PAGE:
Here are some books I read this year so as to avoid reading something else. Say, Donald Rumsfeld's memoirs.
Dow, David R. The Autobiography of an Execution. Remember when I read John Grisham's The Confession and made the assumption that this book would have been more worthwhile? I was right. David R. Dow is a Houston-based lawyer who represents people on death-row, which, as one can imagine, keeps him pretty busy. This is the account of a man Dow represented who was falsely found guilty of the murder of his young family and Dow's efforts to exonerate him. This being Texas we're talking about, he fails. And while this is a damn interesting story, I think Dow's is one of the most intriguing voices I've seen since, say, Albert Camus' L'etranger. And before you accuse me of being flip, let's not forget that Camus was also a staunch advocate for the abolition of execution.
Maupassant, Guy de. Huit contes choisis. This is one of those little books we all have lying around that look unappetizing, but which we read anyway out of guilt, thinking "Why buy a new book when I haven't actually read this one?" Let me define unappetizing. Although in the original French, this is actually an American school book published in 1900 by D.C. Heath and Company, and full of notes and vocabulary to aide while simultaneously turning off the reader from wanting to keep going. Good thing there are only eight stories, including some of Maupassant's best. We all know the story of "La parure," about an Emma Bovary-type who loses a borrowed necklace. Hilarity ensues.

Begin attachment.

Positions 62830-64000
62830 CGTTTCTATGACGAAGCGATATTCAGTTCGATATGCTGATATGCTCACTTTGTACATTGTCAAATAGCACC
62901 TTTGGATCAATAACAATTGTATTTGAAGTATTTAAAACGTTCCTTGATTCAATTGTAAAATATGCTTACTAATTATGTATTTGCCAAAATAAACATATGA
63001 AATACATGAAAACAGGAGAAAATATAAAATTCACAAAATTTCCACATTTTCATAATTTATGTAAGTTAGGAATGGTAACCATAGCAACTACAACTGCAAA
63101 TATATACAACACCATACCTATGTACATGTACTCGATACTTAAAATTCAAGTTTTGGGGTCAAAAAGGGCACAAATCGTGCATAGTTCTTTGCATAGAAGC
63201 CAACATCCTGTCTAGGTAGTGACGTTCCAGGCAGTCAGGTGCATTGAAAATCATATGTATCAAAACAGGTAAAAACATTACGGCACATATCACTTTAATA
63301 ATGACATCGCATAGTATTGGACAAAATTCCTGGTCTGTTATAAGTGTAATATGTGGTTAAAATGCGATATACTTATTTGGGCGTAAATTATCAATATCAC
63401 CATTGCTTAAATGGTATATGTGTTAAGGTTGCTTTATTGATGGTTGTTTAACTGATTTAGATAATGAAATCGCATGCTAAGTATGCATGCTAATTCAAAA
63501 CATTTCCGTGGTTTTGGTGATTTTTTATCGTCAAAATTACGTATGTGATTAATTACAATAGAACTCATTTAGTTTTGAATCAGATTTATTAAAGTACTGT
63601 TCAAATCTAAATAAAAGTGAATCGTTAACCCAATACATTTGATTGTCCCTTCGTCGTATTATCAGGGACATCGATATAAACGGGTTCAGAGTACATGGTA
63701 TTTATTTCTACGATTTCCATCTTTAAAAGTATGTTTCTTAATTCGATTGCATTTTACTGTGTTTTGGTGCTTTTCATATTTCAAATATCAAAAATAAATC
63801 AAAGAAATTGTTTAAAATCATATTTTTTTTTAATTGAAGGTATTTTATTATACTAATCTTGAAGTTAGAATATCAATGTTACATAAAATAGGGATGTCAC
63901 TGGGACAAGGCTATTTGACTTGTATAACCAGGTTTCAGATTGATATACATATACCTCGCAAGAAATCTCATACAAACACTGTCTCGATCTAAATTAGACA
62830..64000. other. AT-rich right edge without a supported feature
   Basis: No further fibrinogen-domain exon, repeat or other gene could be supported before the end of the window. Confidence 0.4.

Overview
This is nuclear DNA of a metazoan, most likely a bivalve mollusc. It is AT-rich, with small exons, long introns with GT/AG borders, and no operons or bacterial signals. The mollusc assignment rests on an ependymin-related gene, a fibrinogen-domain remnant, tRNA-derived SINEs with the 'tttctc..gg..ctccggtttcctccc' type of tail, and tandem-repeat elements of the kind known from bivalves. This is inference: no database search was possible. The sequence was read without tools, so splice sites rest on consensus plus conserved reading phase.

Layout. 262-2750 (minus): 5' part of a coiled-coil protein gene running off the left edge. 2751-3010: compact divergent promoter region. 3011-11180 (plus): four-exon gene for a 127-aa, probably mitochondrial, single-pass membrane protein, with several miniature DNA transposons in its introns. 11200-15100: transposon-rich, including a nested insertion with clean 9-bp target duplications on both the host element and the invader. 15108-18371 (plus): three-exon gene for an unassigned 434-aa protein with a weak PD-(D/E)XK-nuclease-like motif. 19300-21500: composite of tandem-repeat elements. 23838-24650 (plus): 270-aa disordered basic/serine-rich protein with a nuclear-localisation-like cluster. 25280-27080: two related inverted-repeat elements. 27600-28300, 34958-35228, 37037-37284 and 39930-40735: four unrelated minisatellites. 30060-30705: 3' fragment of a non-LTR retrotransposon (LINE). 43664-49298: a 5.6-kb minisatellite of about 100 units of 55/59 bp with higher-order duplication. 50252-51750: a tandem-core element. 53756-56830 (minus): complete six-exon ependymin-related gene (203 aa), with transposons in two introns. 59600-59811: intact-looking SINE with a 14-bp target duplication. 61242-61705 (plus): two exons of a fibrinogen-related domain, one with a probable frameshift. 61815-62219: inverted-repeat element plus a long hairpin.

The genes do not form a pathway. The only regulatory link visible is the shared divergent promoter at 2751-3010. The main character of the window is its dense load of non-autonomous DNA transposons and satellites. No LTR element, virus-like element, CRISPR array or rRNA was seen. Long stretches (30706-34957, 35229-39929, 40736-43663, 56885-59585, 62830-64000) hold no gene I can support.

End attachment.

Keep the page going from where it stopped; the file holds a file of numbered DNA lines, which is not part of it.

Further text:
Eliot, George. Silas Marner. I believe that George Eliot is like pizza. Even when she's not good, she's still pretty good. Some people would beg to differ. For example, Dad claims to have used Middlemarch as a sleeping drug in law school. Blasphemy! I say. Anyway, Silas Marner is a simple country tale of greed and honor and child-rearing, and I only recommend it to the other Eliot suckers who also liken her to pizza.
McEwan, Ian. Atonement. I know. I know. I'm behind the times. Reading Atonement was in vogue in, like, 2005, and it's already 2011! But I did it anyway. A good yarn. Would it be humiliating to admit that I was a lot like Briony Tallis when I was a lass, except without the authorial talent? And how does McEwan write little girls so well? Are we really so transparent?
Achebe, Chinua. The Education of a British-Protected Child. This was a Christmas gift that I read without having actually read anything else by Achebe. Probably not a good idea. It's been a year since I finished it, but I do remember that, it being a compilation of previously published essays and speeches, there is quite a bit of repetition that I imagine a more masterful editor could have sorted out.
Parker, Dorothy. The Portable Dorothy Parker. I think I've written enough about this one.